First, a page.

Oberlin Alumni Magazine Spring 2001 vol.96 no.4
Feature Stories
Planet Earth
High Atop Wilder
[cover story] Creating a Scene
You've Got Mail: Now What?
Experience, Exposure & Enlightenment
Body Art
Message from the Board of Trustees
Around Tappan Square
Oberlin Partnership sharpens Economic Development
Composing a Career
President Dye's Sabbatical
Closing Institutional Devides
In Brief
Alumni Notes: Profile
Alumni Notes: Losses
The Last Word
Staff Box
One More Thing
Drivers Take a Back Seat to Car Buying

For many Americans, the mere thought of giving up their vehicles invokes panic. Having access to a car is unarguably convenient, but is automobile ownership necessarily the answer?

That question led green-transportation advocate Chris Bradshaw '66 to co-found the Ottawa-based Vrtucar, an eco-friendly car-sharing organization developed after years of brainstorming and grassroots organizing. The enterprise was started last May, but its concept had much earlier roots. In 1980, Chris had visualized a sort of car co-op, in which he and a few neighbors would time-share a vehicle and split the costs of 39  Bradshawownership. But there was one big glitch: everyone admitted to needing the car on evenings and weekends, and the idea went back to the drawing board.

Chris retired in 1995 after 22 years as the community relations specialist with the Regional Municipality of Ottawa-Carleton and spent the next five years making Vrtucar a reality. With a name that conveys a virtual car and a virtuous undertaking, the organization is among 200 others in 450 cities around the globe. Vehicles--in this case, Toyota Echos--are conveniently located in designated areas in Ottawa, close to members' homes, employers, and bus stops. The organization provides access to vehicles 24 hours a day using a system of lock boxes and log sheets that calculate the number of hours used and kilometers traveled. Members can choose from four plans based on their frequency of use. Costs include fuel, financing, insurance, and maintenance.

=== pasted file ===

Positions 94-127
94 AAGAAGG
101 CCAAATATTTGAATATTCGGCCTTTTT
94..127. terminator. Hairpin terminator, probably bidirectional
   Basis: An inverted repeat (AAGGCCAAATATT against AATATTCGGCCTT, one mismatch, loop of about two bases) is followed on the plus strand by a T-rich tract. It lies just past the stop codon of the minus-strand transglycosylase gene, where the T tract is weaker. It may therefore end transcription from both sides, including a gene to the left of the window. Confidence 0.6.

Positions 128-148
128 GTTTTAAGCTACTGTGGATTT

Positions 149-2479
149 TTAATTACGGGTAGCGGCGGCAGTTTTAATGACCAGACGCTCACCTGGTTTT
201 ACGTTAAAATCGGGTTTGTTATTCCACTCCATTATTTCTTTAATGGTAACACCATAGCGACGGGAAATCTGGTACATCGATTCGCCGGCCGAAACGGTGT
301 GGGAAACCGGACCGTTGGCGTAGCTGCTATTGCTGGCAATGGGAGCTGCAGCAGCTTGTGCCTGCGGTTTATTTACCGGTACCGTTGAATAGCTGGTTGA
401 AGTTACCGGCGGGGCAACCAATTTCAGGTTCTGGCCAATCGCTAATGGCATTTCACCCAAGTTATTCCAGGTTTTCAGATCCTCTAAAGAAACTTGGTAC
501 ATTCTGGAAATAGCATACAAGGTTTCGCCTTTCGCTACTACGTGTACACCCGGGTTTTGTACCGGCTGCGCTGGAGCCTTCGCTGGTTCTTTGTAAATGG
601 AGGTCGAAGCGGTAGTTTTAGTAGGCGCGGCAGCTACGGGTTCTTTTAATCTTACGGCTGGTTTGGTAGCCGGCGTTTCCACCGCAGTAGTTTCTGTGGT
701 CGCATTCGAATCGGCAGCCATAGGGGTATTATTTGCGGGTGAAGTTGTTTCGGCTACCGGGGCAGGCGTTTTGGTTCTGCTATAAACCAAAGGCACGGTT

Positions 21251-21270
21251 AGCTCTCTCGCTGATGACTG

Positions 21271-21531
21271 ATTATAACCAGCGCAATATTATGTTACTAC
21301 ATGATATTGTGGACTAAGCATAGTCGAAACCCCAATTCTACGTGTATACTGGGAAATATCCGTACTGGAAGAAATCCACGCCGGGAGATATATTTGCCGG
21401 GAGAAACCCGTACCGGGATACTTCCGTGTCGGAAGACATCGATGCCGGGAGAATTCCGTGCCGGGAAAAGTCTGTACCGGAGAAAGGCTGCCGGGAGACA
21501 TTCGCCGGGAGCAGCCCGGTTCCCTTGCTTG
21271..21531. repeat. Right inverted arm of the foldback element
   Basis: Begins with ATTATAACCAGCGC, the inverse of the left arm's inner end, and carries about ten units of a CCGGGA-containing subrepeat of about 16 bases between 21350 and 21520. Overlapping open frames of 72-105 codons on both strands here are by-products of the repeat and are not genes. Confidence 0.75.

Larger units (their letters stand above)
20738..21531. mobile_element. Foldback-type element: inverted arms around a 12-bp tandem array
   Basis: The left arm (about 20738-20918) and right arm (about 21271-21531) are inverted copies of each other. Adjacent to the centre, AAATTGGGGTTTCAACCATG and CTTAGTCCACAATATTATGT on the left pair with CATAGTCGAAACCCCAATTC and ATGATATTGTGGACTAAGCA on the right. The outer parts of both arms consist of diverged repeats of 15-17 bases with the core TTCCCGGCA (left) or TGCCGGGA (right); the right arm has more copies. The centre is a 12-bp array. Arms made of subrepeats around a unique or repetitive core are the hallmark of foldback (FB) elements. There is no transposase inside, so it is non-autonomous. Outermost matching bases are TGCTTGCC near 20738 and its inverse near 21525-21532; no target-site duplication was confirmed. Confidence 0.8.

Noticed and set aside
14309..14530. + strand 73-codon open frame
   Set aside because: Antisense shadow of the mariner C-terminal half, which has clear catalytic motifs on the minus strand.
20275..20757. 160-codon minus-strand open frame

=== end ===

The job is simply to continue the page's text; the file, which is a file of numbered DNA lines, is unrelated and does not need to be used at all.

"This system reveals all the costs associated with each individual trip, eliminating the hidden costs of actually owning a car," Chris says. "What you see is what you get." The Echoes are ideal for short jaunts around the city and must be booked in advance. "We actually make it inconvenient to use a car," admits Chris, who advocates carpooling and public transportation as a traveler's first options. It's his hope that Vrtucar overcomes the feast-or-famine nature of car ownership, which would allow greater access for those unable to afford ownership costs while improving air quality and pollution levels.

As Vrtucar grows--it currently has three cars shared by 42 members--Chris may add a minivan to the fleet. There could also be a political future for this alum, who ran as the Green Party candidate in Ottawa Centre in the 1999 provincial and 2000 federal elections, receiving 3 percent of the vote.
--by Melissa Ray '01

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